June 25, 2014 |CEO's Corner
RIAA CEO Sherman Urges Simplified Licensing System
Touts Contribution of Major Labels In New Report
The House Judiciary this morning convenes a second subcommittee hearing on music licensing. Cary Sherman, CEO of the Recording Industry Association of America (RIAA), will testify. In his opening testimony, Sherman calls for a series of reforms, including:
- Grant a broadcast performance right for sound recordings
- Make sure artists who recorded before 1972 are paid
- Allow rights to be bundled and administered together
- Create an across-the-board market-based rate standard
- Consider a one-stop shop for musical work licenses
He also touts a new report from the RIAA, submitted to the committee on Tuesday: “Labels At Work: The Music Business In The Digital Age.” In his testimony, he cited some of the new facts and figures unveiled in the report:
In the process of embracing digital distribution, record labels have revolutionized the business, streamlining their operations and allocating a higher proportion of their revenues to investing in artist career development. Record labels provide the investment on which everyone in the music value chain depends, “seeding” the entire music ecosystem with $20 billion in U.S. talent investment – including artists, songwriters and music publishers – in just the last decade (and that’s just from the major labels). The majors also invested an additional $6 billion over the same period to market recordings in the U.S.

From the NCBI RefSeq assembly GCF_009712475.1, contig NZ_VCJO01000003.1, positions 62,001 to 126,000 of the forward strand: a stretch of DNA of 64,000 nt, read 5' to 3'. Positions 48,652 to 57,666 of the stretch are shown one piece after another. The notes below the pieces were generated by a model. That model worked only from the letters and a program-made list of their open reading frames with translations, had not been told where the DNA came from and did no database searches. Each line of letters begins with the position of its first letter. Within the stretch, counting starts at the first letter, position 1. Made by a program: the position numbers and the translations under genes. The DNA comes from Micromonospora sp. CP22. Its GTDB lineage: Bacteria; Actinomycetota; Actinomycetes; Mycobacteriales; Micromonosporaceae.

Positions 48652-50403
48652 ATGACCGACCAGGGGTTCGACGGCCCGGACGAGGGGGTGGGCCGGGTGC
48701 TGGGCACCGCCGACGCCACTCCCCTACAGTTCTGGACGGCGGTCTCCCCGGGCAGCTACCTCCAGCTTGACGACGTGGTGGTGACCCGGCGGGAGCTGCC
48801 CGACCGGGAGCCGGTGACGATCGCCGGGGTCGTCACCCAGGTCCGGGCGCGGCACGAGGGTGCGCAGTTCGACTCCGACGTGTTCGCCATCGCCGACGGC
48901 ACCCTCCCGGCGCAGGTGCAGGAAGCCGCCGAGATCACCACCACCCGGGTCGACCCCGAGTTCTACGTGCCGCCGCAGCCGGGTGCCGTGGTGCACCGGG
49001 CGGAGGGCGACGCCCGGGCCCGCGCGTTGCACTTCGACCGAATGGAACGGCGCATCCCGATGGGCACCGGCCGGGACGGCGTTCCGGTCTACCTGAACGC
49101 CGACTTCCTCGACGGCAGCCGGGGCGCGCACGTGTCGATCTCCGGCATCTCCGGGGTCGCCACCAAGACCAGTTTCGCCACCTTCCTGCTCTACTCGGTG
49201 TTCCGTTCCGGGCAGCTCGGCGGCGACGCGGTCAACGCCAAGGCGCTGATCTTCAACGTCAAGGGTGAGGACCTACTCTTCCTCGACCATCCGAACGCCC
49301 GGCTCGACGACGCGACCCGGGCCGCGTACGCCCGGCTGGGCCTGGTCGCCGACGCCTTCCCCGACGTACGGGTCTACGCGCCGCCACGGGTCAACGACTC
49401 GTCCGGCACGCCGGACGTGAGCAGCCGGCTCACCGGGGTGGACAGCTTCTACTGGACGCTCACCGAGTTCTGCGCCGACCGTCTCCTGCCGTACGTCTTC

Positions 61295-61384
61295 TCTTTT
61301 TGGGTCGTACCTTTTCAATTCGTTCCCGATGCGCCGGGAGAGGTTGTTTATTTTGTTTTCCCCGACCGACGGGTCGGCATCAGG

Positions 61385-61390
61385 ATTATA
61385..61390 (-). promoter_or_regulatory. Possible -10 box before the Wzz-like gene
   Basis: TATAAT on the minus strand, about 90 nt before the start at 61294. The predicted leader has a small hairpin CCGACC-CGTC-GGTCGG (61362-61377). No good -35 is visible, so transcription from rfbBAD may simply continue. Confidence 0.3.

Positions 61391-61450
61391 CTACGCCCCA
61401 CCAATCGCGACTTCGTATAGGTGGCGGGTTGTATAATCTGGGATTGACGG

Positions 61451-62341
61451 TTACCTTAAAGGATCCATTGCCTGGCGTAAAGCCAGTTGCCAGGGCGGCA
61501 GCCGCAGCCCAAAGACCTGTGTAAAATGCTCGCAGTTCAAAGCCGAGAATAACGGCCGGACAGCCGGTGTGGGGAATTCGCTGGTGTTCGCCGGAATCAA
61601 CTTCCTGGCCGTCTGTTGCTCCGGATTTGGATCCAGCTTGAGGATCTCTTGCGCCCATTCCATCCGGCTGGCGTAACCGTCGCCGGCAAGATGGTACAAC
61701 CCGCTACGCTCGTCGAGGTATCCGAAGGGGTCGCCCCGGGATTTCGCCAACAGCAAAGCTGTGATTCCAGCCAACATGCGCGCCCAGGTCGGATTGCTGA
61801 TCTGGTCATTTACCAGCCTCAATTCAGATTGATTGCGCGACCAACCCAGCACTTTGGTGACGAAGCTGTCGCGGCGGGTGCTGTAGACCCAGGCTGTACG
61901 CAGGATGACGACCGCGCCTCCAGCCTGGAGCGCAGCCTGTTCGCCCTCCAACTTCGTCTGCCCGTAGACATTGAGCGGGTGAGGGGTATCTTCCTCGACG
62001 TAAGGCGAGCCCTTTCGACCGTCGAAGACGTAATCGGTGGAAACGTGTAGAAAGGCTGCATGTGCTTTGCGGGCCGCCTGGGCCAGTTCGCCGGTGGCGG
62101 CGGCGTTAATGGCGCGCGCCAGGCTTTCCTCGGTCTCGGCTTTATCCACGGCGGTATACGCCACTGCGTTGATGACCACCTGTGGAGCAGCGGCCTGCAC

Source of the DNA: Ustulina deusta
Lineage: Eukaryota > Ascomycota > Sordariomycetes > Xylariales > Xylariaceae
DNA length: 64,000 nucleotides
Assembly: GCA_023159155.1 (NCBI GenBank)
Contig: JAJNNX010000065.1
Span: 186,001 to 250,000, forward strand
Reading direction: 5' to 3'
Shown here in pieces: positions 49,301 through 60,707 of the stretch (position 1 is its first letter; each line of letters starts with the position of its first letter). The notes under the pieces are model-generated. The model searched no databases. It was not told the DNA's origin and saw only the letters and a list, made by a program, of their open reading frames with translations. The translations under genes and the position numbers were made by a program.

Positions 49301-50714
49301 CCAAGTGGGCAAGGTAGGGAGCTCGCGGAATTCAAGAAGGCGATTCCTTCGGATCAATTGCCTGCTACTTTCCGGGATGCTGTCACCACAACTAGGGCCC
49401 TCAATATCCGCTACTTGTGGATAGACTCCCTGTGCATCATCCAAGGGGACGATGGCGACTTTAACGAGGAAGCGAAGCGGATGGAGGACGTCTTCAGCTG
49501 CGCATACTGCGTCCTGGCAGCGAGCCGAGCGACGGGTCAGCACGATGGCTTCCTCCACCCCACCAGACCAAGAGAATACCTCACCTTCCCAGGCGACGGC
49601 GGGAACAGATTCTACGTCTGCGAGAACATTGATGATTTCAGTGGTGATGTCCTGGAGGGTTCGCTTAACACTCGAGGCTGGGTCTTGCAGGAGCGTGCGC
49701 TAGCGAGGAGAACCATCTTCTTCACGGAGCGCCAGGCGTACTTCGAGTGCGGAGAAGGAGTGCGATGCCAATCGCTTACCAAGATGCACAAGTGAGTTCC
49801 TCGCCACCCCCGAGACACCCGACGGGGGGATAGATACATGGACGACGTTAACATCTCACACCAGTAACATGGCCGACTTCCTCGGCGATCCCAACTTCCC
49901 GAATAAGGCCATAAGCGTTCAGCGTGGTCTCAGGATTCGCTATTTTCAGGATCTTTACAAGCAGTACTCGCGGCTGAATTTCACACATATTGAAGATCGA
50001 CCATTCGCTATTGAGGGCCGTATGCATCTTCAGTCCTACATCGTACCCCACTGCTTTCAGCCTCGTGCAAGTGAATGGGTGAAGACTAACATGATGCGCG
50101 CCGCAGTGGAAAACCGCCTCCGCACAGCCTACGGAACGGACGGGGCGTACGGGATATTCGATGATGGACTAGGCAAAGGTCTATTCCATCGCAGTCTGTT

And even in tough times, our investments in creators have been significant. As a percentage of U.S. net sales revenue, over the last decade major label payments for artist advances and royalties have increased by 36% and mechanical royalties for songwriters and music publishers have increased by 44%.